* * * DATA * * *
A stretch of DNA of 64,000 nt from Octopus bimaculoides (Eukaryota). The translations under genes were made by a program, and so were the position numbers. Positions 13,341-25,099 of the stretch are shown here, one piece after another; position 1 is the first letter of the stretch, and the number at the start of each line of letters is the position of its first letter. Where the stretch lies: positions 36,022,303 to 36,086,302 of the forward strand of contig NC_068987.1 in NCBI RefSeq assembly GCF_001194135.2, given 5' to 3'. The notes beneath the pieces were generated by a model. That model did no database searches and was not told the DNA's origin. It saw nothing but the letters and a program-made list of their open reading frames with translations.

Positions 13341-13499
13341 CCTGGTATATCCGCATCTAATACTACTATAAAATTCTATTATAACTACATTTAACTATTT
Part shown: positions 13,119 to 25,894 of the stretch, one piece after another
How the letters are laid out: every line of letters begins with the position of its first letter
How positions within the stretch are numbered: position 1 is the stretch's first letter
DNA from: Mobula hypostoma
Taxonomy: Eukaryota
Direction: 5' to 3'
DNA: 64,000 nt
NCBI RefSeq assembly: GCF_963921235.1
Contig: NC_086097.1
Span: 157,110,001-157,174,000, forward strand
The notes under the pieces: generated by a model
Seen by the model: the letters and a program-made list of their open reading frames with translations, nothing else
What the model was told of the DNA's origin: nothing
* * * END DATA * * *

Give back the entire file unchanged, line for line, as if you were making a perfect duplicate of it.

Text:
A stretch of DNA of 64,000 nt from Octopus bimaculoides (Eukaryota). The translations under genes were made by a program, and so were the position numbers. Positions 13,341-25,099 of the stretch are shown here, one piece after another; position 1 is the first letter of the stretch, and the number at the start of each line of letters is the position of its first letter. Where the stretch lies: positions 36,022,303 to 36,086,302 of the forward strand of contig NC_068987.1 in NCBI RefSeq assembly GCF_001194135.2, given 5' to 3'. The notes beneath the pieces were generated by a model. That model did no database searches and was not told the DNA's origin. It saw nothing but the letters and a program-made list of their open reading frames with translations.

Positions 13341-13499
13341 CCTGGTATATCCGCATCTAATACTACTATAAAATTCTATTATAACTACATTTAACTATTT
Part shown: positions 13,119 to 25,894 of the stretch, one piece after another
How the letters are laid out: every line of letters begins with the position of its first letter
How positions within the stretch are numbered: position 1 is the stretch's first letter
DNA from: Mobula hypostoma
Taxonomy: Eukaryota
Direction: 5' to 3'
DNA: 64,000 nt
NCBI RefSeq assembly: GCF_963921235.1
Contig: NC_086097.1
Span: 157,110,001-157,174,000, forward strand
The notes under the pieces: generated by a model
Seen by the model: the letters and a program-made list of their open reading frames with translations, nothing else
What the model was told of the DNA's origin: nothing